By Manisha Pani
I’ve recently turned 30. There was one overwhelming thought that consumed my mind as my birthday crept up on me: my virginity.
I’m an independent woman with a successful career in a multinational company. I’m a late bloomer in the relationship/sex department. You’ve got to get it over with, some of my female friends tell me in disbelief, in shock. Don’t tell men that you’re a virgin! They say. Don’t tell anyone that! In the world of online dating and casual sex, I’ve learned, being a virgin is taboo.
Three years ago, I moved to Bangalore for work and was determined to explore the relationship/sex department of my life. I was curious to know what it felt like to be loved by a man. My masterful fingers grew tired of pleasing me. A year into settling in Bangalore, I dated a friend for a couple of months. It was my first relationship and I was very awkward when it came to physical intimacy. I giggled, I asked questions, and apparently I killed the mood for him. I read, watched videos on how to kiss, tongue, give a blow-job. While I was giddy with excitement, I also felt uncomfortable, mostly because I felt like I was unable to satisfy him, I wasn’t good enough. My partner supported me through this uncharted territory but somewhere along the way, he became impatient. Our relationship went from caring “Are you ok? Shall I stop?” concerns to “This is your first time, you don’t know anything” statements. The one thing he said that still causes my stomach to churn was “You are stiff as a log in bed”. That relationship was short-lived.
Through my first heartbreak, I persevered and continued to date to prevent myself from returning to my shell, a shell that took me 28 years to come out of. I met men through friends and online platforms like OkCupid and Tinder. Since then, I’ve been amazed by the men I’ve met and the conversations I’ve had.
I’ve met men who were great conversationalists, storytellers, suave, gentlemanly, awkward, nerdy, shy, self-deprecating and just plain awkward. I was also introduced to the world of labels — open relationships, non-monogamous, monogamous, polyamorous. I was intrigued and amused.
On my way to turning 30, I was reminded of a pact I had made with my high-school friends in my late twenties. The pact was to have sex before my 30th birthday, or else they’d send over some male strippers (which they were anyway unlikely to follow through). But the universe conspired to align to my desires. A man I’d met on OkC asked me if I would be interested in becoming friends with benefits with him. A married man in an open marriage asked me if I would be interested in a casual relationship. I’d come to a point where the approach of my 30s and sexual frustration were consuming me. I was tired of waiting for the ‘right’ man that popular culture tells me I should believe in. Both these men met my basic criteria — respectfulness, an ability to hold a decent conversation and attraction. But I was hesitant moving forward, plagued by questions. Should I tell them that I’m a virgin or not? How will a man react to this?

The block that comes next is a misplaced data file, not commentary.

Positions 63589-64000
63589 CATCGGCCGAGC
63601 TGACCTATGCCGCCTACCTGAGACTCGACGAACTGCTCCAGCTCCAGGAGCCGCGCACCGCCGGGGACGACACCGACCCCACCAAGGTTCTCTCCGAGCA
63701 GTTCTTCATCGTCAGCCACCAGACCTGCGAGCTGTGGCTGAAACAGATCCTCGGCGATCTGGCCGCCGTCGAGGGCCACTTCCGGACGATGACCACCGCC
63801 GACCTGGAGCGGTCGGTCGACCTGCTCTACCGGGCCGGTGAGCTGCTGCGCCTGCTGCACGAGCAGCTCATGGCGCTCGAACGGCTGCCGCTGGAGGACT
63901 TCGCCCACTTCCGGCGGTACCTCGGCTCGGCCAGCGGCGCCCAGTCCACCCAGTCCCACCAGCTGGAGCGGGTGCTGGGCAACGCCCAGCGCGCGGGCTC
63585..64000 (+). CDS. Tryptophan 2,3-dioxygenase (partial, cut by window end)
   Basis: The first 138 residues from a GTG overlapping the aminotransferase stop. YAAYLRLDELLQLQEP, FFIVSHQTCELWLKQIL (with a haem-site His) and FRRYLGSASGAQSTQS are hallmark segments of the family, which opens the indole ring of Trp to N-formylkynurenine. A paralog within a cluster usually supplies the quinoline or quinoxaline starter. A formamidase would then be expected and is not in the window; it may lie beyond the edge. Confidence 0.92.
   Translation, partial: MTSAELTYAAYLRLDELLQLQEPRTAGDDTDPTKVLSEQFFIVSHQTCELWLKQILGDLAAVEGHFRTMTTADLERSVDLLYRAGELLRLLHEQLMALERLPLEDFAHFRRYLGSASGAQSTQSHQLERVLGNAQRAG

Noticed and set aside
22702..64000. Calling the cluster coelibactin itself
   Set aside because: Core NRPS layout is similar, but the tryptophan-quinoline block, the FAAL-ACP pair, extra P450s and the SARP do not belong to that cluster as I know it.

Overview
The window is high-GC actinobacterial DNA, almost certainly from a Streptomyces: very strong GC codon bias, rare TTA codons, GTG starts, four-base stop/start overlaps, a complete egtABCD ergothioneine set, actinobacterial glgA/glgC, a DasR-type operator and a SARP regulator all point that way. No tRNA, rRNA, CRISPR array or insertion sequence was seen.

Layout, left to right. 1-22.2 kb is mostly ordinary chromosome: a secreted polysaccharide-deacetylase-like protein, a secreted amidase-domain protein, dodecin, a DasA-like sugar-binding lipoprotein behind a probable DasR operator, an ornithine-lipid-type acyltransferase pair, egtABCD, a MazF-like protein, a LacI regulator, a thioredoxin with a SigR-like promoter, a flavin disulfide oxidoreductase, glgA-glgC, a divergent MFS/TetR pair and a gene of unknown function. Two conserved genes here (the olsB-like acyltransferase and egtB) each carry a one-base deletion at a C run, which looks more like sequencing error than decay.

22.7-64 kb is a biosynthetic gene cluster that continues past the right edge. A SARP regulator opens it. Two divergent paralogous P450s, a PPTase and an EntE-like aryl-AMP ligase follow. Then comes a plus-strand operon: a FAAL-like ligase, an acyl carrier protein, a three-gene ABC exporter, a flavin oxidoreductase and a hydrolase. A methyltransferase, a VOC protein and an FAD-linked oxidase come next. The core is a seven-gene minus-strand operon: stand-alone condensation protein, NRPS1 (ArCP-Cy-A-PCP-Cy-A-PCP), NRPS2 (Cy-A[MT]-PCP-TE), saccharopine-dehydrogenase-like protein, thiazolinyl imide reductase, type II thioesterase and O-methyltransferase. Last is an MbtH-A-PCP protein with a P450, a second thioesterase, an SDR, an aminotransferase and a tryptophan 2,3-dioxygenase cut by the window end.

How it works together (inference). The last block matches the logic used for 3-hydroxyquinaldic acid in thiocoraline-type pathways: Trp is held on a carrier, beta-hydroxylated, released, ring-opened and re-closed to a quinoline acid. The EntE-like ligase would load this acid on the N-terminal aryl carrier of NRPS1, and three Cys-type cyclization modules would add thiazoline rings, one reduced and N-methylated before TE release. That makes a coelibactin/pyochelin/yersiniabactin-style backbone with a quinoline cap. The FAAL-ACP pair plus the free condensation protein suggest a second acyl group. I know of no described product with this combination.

I decided to be honest. I told these suitors that I was a virgin. Friends with Benefits politely declined and told me that he was looking for someone experienced because he didn’t want things to become emotional and complicated. Married Man told me that we would take it slow, at my pace, and he would connect with me soon. He disappeared.
On one hand, I felt empowered and was glad that I took control of the conversation on my terms. On the other hand, I was still plagued with questions. Was sexual experience that important in casual relationships? Why can’t a woman just want sex and nothing else when it’s her first time? Am I not attractive? Would anyone want to have sex with an inexperienced virgin?
I spoke to my friends about it — both women and men. Some said I shouldn’t tell my male partners and wait till we are in the heat of the moment for them to find out. Some said that I shouldn’t go into the details. Some said that my virginity was creating a mental block that was hindering my confident self from just being me.
Wanting to be sexual with someone, casually or romantically, is about mental readiness. As I reached that state, I also felt that I was reaching an expiry date. Again, I had questions. Was there an expiry date? Did I need to ‘lose it’ by 30?
I don’t have the answers to my questions yet. I don’t know what I will say the next time someone wants to have a casual relationship.
But this is what I do know: I want to ‘lose it’ with someone I’m comfortable with, on my terms. I want to love my narcissistic self, please myself (thanks vibrator!), own my sexuality and its many quirks — one of them being that I haven’t had sex with a man yet.
And I want to talk about it.